Lawrence Longley, one of the foremost current experts on the Electoral College and political system in the United States, died March 20 after a long and distinguished career.Longley, a Lawrence government professor for over 35 years, was 62 years old and is survived by his wife, Judith, and his two daughters, Rebecca and Susan.
Though he authored and co-authored over 100 books and studies during his career, Longley recently gained the most widespread recognition for the accuracy of one of his predictions in his book, The Electoral College Primer 2000. In the opening chapter, entitled “The Election of 2000 is Not Quite Decided: A Fantasy,” Longley described a scenario that had remarkable similarities to the events of the 2000 election, even though it was written in 1999.
Many marveled at his ability to make such an accurate prediction. Associate Professor of Government Claudena Skran noted that Longley “predicted what had been a potential problem for years. For a political scientist, that’s a significant achievement.”
Longley achieved many significant accomplishments related to his expertise. Not only was he a member of the Electoral College board in 1988 and 1992, he served on a Senate Judiciary Committee regarding Electoral College reform and has spoken on numerous occasions with the media about the electoral system and why he felt it should be abolished.
Longley made his disdain for the electoral system clear on a number of occasions. During a PBS interview he called it a “fatally flawed institution that should be abolished.” He noted that the founders of the Electoral College system never intended for it to be used as frequently as it has been. Longley offered his advice on how presidential elections should be run by stating that “the only solution that makes any sense is a direct vote.” He felt that this method, used for all other public officials, “is the only fair and equitable way.”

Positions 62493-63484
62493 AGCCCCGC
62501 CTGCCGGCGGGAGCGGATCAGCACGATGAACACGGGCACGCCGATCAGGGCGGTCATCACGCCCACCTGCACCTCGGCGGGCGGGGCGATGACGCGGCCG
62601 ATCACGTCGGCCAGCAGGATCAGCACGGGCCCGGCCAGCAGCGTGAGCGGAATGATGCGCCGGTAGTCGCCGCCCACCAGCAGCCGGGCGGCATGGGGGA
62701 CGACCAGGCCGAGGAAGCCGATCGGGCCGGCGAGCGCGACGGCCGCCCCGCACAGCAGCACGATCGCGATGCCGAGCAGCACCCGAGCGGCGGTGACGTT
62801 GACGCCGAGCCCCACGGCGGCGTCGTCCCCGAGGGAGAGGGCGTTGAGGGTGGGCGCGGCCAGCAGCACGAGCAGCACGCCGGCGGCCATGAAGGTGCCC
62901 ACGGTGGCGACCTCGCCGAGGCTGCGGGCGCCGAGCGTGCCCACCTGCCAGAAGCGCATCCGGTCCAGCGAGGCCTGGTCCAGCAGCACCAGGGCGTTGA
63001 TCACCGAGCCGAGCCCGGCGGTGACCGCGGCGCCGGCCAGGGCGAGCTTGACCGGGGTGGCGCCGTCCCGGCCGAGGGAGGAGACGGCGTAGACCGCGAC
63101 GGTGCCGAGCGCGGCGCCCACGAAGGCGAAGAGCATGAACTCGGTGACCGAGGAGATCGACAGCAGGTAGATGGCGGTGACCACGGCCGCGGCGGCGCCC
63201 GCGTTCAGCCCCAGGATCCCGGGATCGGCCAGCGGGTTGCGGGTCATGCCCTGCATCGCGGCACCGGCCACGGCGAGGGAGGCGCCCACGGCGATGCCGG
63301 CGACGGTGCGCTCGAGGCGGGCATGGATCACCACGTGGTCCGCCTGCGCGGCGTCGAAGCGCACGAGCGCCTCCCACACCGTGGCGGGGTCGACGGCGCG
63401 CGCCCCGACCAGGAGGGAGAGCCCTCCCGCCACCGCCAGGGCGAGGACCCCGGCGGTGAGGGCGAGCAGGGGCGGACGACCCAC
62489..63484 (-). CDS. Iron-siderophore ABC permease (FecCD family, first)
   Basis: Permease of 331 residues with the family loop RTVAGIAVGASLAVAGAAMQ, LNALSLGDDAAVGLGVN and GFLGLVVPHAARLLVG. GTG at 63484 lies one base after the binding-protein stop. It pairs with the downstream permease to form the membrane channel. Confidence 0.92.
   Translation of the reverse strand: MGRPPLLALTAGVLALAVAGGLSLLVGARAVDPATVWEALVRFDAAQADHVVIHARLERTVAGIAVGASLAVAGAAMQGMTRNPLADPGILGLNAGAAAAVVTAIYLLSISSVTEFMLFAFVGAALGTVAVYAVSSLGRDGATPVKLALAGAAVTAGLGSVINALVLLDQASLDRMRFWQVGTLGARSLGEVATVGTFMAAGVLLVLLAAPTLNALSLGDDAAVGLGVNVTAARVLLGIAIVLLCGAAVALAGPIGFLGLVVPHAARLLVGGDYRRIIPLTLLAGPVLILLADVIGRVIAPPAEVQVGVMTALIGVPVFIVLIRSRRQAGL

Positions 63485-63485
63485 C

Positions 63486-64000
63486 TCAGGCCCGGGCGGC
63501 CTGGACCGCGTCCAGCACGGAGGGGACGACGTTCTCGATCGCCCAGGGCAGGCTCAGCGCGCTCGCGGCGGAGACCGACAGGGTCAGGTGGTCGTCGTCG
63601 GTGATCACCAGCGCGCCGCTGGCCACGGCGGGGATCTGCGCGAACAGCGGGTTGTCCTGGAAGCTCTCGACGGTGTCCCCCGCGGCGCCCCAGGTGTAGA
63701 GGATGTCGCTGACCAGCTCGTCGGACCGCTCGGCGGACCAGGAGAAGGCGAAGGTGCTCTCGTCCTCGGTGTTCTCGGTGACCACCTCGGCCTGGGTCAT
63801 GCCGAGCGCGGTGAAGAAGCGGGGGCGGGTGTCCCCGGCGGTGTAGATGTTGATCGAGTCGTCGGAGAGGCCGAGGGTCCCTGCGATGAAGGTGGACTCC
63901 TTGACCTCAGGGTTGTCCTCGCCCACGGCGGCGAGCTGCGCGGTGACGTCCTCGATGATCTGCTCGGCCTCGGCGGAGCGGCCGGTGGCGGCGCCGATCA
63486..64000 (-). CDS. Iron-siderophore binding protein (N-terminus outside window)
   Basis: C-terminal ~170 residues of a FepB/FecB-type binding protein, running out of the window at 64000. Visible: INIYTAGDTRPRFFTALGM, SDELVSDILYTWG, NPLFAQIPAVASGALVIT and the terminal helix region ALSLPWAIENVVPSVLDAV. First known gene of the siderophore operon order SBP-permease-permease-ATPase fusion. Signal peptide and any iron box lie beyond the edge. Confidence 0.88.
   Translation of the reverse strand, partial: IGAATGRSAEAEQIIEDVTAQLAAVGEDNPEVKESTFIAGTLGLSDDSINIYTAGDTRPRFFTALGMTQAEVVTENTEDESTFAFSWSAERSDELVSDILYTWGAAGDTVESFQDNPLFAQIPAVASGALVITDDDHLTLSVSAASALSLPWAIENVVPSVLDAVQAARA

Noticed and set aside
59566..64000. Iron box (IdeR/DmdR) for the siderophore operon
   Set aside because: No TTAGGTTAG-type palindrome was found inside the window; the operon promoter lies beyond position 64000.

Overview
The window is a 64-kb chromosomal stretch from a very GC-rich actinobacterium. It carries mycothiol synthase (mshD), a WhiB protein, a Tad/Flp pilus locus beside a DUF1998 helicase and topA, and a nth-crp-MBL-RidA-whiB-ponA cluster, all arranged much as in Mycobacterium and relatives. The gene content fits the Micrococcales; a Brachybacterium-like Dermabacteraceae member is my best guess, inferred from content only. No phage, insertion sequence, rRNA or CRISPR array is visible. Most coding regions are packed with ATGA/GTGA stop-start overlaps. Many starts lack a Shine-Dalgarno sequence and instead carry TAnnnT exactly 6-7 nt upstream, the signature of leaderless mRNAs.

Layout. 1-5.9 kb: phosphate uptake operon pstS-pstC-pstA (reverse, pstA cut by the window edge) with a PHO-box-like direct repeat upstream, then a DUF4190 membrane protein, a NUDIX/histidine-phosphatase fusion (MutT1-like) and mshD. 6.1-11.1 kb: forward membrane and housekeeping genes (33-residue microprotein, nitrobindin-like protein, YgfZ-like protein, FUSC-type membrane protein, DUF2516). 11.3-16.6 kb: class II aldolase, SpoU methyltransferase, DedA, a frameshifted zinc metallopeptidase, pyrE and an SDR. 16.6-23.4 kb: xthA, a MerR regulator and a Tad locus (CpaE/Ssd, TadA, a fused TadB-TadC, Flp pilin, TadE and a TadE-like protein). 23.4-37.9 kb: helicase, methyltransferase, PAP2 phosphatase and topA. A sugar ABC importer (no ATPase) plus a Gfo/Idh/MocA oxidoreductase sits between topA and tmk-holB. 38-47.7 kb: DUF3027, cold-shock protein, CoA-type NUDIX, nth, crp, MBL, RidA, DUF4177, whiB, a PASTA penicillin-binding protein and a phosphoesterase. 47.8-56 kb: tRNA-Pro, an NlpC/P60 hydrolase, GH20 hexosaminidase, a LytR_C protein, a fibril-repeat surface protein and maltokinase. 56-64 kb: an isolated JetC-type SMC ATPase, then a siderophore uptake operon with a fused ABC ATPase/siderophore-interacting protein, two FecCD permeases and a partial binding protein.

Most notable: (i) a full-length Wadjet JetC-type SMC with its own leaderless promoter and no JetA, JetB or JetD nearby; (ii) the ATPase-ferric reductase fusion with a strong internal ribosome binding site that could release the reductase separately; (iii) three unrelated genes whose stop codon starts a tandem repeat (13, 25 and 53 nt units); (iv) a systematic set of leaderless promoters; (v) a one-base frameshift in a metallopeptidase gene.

During his career, Professor Longley was awarded two Fulbright lectureships. He served as the John Marshall Chair in Political Science at Budapest University of Economics from 1994-95 and the Thomas Jefferson Chair in American social studies at the Netherlands’ Nijmegen University in 2000.
Longley was born in Bronxville, N.Y. He earned his bachelor’s degree from Oberlin College and his master’s and Ph.D. in political science from Vanderbilt University. His 37-year career at Lawrence was perhaps the most significant accomplishment of his career, though he also served as a visiting scholar for a year at Northwestern University He was a guest lecturer in politics at Imperial College in London as well as taught in the Washington Semester Program of The American University.
* Born in Bronxville, N.Y.
* Lawrence Government professor for 37 years
* Wrote over 100 books and studies including The Electoral College Primer
* Member of the Electoral College Board in 1988 and 1992
* Served on the Senate Judiciary Committee
* Awarded with two Fulbright lectureships